Afro-Latin Experience in Puerto Rico (J.T. Talley blog post)


J.T. Talley


After lunch by “la playa,” we went to Samuel Lind Art Studio. The house was very cool; almost like a piece of art in itself. When we walked inside, I was amazed by the works of art. Everything was so beautiful. What really attracted my attention were the different bronze sculptures. My favorite was the “African Roots” piece. It actually started off as a painting of a mangrove and a man being formed from the roots of the trees coming from the water. Before we left the studio; however, I saw an unfinished sculpture in a back room that was based off of this painting.

After the art studio tour, we walked down the road to the Ayala Family Artisan Center. It was a very…interesting experience. During the performance, we witnessed a crab battle a man as well as a cock fight! Overall it was very fun to watch. Joining the dancers and activity really reinforced our understanding of the bomba tradition.


Another early day on the research tour. We’re on our way to the rainforest this time. I’m really excited about this. Part of me is imagining us going through dense vegetation, climbing up the mountain side. I think that would be really fun and interesting to do, but I know it has to be different. The rainforest is too much of a popular attraction that they had to have made an easier way to move about the forest.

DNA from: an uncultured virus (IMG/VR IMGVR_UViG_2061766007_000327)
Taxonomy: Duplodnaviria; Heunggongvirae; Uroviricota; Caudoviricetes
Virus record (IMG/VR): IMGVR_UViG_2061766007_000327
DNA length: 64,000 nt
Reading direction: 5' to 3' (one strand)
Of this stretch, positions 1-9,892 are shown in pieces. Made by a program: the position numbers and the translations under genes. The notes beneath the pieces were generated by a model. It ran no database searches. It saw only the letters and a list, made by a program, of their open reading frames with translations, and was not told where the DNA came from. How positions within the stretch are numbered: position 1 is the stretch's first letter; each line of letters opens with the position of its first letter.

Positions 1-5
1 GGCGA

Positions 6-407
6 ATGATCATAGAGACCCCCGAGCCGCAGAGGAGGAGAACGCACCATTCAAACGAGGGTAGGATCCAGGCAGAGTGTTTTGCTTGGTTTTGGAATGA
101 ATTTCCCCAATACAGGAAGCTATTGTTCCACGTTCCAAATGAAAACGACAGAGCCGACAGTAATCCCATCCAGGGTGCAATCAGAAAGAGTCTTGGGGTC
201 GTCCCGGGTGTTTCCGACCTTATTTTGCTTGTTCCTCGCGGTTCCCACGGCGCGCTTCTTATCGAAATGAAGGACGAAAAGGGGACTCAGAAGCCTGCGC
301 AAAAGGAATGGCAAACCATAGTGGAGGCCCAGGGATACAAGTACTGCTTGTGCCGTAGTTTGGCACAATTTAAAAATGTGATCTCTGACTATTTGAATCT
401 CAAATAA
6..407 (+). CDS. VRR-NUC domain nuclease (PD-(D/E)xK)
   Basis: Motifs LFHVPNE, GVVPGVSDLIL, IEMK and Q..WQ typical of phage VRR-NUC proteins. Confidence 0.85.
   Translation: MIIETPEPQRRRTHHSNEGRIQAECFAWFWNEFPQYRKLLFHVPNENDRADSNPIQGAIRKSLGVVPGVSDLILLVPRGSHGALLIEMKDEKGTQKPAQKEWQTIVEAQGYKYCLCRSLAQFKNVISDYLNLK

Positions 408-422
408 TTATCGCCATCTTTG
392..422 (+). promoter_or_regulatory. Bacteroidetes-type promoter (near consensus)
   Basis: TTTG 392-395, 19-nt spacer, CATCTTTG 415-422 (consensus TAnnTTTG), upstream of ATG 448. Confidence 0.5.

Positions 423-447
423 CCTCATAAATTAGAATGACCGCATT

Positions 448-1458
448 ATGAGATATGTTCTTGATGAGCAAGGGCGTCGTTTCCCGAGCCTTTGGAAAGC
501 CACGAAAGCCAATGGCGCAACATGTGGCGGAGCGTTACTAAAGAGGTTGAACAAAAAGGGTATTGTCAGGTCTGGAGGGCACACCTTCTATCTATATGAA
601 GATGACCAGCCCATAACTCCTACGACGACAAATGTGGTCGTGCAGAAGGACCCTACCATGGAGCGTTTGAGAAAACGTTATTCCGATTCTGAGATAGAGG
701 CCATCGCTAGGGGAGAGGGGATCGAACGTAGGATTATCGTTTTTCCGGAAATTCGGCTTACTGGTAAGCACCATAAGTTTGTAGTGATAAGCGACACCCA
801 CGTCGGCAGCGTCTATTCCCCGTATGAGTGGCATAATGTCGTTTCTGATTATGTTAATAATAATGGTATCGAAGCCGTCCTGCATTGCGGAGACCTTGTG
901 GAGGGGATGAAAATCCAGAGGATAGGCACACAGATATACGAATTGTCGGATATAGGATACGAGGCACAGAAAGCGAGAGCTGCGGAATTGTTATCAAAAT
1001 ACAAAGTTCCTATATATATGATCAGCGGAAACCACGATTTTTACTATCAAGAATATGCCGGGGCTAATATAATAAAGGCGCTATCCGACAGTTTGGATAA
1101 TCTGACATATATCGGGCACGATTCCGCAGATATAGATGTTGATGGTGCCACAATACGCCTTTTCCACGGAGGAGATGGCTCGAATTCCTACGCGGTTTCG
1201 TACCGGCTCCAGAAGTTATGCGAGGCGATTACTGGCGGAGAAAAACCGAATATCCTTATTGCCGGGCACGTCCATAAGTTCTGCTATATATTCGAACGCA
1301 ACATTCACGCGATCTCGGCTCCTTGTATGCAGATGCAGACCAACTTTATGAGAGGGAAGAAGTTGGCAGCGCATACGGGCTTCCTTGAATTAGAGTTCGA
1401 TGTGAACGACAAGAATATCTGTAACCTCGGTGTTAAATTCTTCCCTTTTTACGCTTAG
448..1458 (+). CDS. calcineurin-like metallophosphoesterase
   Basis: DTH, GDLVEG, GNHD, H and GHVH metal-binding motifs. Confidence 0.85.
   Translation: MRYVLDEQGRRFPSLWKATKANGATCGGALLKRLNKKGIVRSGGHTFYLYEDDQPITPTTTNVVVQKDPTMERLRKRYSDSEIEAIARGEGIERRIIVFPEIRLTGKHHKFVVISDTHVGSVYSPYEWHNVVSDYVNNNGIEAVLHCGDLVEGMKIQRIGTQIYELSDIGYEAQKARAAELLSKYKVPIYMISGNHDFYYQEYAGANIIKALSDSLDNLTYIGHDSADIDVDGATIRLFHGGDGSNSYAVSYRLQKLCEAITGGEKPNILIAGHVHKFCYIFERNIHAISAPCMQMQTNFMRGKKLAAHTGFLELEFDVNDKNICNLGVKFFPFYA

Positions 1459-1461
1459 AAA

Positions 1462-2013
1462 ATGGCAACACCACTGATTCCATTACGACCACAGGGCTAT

On the bus going to the rainforest, our tour guide was explaining some of the ways Puerto Rican people are mistreated. He told us how Puerto Rican people have to pay government taxes. At first, this seems like a good thing, but it’s really not at all. Without government taxes, they have no congressional representation. No representation means no change in condition at the United States government level.

Another thing the tour guide mentioned that really interested me was that even though Puerto Rico was a U.S. commonwealth, it is still considered a third world country. One thing that really hit me was a follow up comment by another tour member who said, “I’ve never seen or heard of a third world country with a Wal-Mart and a Gamestop.”


When we got to the rainforest, it was as I expected. There were designated paths for us to walk on. It was still very majestic nonetheless. Seeing all the waterfalls and looking at the expansiveness of the forest at the top of an observation deck was an incredible experience. Here are a couple interesting facts I learned: 1. The land in that forest is compatible with just about every type of vegetation. 2. Out of five bioluminescent bays in the world, three are in Puerto Rico and one is within the El Yunque Rainforest. 3. Bamboo plants were introduced accidentally and it was found that they help protect against erosion.


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